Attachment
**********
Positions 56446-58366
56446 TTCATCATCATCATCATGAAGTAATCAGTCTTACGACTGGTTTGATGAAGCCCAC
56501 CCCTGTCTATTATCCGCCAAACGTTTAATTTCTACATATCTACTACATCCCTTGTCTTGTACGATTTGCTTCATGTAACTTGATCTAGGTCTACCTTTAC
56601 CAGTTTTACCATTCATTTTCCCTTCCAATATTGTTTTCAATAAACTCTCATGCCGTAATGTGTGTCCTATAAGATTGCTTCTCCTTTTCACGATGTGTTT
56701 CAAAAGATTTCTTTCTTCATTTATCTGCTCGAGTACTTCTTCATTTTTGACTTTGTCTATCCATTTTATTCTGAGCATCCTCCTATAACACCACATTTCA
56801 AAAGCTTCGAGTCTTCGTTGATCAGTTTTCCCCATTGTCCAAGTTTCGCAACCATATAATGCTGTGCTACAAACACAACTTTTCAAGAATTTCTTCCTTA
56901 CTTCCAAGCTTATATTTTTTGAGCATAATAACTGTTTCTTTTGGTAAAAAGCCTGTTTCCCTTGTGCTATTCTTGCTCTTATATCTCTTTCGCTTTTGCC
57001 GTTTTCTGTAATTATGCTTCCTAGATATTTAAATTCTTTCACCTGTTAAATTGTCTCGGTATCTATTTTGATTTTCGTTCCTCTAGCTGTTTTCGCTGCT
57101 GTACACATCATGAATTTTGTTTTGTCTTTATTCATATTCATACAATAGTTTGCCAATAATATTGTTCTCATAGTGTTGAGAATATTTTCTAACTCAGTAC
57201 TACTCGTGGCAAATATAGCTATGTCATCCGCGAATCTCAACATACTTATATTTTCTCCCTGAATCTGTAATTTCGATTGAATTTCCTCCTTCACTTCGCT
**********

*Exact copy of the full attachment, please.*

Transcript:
Positions 56446-58366
56446 TTCATCATCATCATCATGAAGTAATCAGTCTTACGACTGGTTTGATGAAGCCCAC
56501 CCCTGTCTATTATCCGCCAAACGTTTAATTTCTACATATCTACTACATCCCTTGTCTTGTACGATTTGCTTCATGTAACTTGATCTAGGTCTACCTTTAC
56601 CAGTTTTACCATTCATTTTCCCTTCCAATATTGTTTTCAATAAACTCTCATGCCGTAATGTGTGTCCTATAAGATTGCTTCTCCTTTTCACGATGTGTTT
56701 CAAAAGATTTCTTTCTTCATTTATCTGCTCGAGTACTTCTTCATTTTTGACTTTGTCTATCCATTTTATTCTGAGCATCCTCCTATAACACCACATTTCA
56801 AAAGCTTCGAGTCTTCGTTGATCAGTTTTCCCCATTGTCCAAGTTTCGCAACCATATAATGCTGTGCTACAAACACAACTTTTCAAGAATTTCTTCCTTA
56901 CTTCCAAGCTTATATTTTTTGAGCATAATAACTGTTTCTTTTGGTAAAAAGCCTGTTTCCCTTGTGCTATTCTTGCTCTTATATCTCTTTCGCTTTTGCC
57001 GTTTTCTGTAATTATGCTTCCTAGATATTTAAATTCTTTCACCTGTTAAATTGTCTCGGTATCTATTTTGATTTTCGTTCCTCTAGCTGTTTTCGCTGCT
57101 GTACACATCATGAATTTTGTTTTGTCTTTATTCATATTCATACAATAGTTTGCCAATAATATTGTTCTCATAGTGTTGAGAATATTTTCTAACTCAGTAC
57201 TACTCGTGGCAAATATAGCTATGTCATCCGCGAATCTCAACATACTTATATTTTCTCCCTGAATCTGTAATTTCGATTGAATTTCCTCCTTCACTTCGCT